Robert J. Sawyer
Hominids Cover



Wondering What All The Hype Is About

I really enjoyed Sawyer's www:Wake, Watch, and Wonder, despite the fact that while reading them it's impossible to forget the fact that they're written as YA: downward-adjusted, but not horribly so, and can still be enjoyed by adults.

But Hominids? It's got some good concepts, but it ends up being a hot mess. It's got a supposedly genius-level female scientist who is nevertheless rabidly religious. (WTF???) And then there's the whole subplot of her getting raped -- which I kept expecting, at some point, to become meaningful to the main story, but which apparently is only intended to add "detail" to the story and explain why she would feel attracted to a Neanderthal rather than to a contemporary male.

Seriously, if the author thinks hard, I'm sure he can find a way to be more insulting and offensive to intelligent female scientists and engineers -- but he'd really have to work at it.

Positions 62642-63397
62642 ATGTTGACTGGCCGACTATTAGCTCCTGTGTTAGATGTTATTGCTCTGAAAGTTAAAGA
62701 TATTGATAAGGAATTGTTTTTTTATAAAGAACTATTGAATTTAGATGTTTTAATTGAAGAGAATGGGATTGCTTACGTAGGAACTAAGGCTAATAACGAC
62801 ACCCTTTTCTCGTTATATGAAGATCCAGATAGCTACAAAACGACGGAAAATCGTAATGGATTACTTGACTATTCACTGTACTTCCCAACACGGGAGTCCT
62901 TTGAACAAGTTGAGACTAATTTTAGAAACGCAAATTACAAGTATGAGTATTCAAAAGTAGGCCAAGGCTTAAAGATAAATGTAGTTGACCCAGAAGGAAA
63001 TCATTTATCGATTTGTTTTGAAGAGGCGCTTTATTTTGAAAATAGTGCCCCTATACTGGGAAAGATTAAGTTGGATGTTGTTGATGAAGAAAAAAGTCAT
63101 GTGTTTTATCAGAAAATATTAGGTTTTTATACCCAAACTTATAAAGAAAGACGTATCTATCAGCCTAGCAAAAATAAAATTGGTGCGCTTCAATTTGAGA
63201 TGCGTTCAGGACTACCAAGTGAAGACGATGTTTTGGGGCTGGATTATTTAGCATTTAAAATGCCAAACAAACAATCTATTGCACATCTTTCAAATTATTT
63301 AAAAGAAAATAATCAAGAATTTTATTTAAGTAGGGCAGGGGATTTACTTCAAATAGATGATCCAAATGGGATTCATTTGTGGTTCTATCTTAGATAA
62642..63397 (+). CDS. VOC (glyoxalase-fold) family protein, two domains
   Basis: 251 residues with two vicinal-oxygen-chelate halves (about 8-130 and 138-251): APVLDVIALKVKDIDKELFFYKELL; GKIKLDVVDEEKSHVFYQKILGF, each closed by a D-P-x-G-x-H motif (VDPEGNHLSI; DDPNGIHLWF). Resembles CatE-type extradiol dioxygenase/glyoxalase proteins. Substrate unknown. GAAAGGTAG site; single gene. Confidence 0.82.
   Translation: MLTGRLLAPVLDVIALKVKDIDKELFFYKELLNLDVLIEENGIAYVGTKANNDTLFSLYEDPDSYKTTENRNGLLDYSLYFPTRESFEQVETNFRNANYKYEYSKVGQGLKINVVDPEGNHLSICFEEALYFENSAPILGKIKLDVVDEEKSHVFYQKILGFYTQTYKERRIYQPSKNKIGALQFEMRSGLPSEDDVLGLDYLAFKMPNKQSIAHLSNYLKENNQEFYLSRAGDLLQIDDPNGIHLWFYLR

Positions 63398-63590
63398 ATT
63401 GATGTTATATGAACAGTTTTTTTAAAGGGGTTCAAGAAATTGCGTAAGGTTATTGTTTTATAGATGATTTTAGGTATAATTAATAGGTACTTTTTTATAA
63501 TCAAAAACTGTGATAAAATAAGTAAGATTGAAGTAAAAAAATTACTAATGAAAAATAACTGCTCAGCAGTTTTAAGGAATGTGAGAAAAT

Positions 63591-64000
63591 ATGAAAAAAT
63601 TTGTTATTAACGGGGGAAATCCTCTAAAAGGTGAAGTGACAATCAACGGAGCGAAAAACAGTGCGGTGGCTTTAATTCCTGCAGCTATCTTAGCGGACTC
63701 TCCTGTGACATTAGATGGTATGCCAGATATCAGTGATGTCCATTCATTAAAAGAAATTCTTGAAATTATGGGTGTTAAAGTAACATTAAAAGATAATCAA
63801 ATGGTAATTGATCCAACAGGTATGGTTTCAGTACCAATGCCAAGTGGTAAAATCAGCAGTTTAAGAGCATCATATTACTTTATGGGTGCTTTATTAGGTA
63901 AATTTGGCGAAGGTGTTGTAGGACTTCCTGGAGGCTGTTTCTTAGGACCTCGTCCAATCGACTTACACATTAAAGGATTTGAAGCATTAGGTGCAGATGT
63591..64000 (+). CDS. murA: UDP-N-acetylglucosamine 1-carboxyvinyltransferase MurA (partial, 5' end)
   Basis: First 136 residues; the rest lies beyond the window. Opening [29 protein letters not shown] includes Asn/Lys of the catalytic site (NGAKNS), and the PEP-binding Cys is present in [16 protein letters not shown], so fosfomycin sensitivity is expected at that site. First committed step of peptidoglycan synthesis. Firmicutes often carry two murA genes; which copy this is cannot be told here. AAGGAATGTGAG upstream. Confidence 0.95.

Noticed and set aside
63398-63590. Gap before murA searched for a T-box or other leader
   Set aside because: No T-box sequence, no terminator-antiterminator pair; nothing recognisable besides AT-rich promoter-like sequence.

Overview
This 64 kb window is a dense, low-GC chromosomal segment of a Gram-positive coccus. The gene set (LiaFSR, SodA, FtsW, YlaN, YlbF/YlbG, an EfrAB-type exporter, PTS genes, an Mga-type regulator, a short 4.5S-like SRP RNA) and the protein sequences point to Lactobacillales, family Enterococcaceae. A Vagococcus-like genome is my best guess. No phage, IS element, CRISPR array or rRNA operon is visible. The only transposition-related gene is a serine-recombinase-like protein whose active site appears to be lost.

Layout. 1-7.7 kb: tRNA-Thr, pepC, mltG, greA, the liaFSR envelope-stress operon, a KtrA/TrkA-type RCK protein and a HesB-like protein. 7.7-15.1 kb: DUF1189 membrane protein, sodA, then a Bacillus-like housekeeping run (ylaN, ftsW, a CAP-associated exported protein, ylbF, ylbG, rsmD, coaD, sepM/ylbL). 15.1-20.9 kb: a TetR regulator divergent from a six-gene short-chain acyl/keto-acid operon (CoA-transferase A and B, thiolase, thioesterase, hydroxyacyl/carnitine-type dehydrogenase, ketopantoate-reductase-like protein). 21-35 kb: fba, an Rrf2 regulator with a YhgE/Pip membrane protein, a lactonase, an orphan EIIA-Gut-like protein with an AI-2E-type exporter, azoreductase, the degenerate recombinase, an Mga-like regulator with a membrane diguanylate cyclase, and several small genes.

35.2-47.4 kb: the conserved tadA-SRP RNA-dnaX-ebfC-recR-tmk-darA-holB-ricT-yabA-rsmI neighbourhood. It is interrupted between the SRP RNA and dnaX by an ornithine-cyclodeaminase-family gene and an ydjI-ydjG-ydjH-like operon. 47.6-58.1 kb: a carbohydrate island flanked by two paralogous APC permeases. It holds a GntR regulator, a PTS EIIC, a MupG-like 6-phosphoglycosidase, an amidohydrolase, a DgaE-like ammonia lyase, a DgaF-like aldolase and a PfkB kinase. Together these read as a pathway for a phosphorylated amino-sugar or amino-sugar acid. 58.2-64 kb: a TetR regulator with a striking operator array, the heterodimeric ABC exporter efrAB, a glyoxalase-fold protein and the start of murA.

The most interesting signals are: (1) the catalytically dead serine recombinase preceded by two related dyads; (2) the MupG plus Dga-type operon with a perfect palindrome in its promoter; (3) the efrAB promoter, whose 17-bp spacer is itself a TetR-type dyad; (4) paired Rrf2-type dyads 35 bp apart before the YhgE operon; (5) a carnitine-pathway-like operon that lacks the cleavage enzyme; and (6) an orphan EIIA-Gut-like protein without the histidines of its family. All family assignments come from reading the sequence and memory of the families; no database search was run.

And if you're going to stick a rape sub-plot in your book, then it had better, bythegods, be done in a meaningful manner -- an endeavor at which Hominids totally fails.

I am utterly at a loss to explain how this book won a Hugo.

Being the totally OCD person that I am, I forced myself to read the second book in the series, Humans (also Hugo-nominated). After which I finally, utterly uncharacteristically for me, gave up in disgust, declining to read the third entry (not Hugo-nominated, and you can take that for whatever it's worth) -- and believe me, I'm an author's best friend when it comes to "willing suspension of disbelief", but...

I just don't even.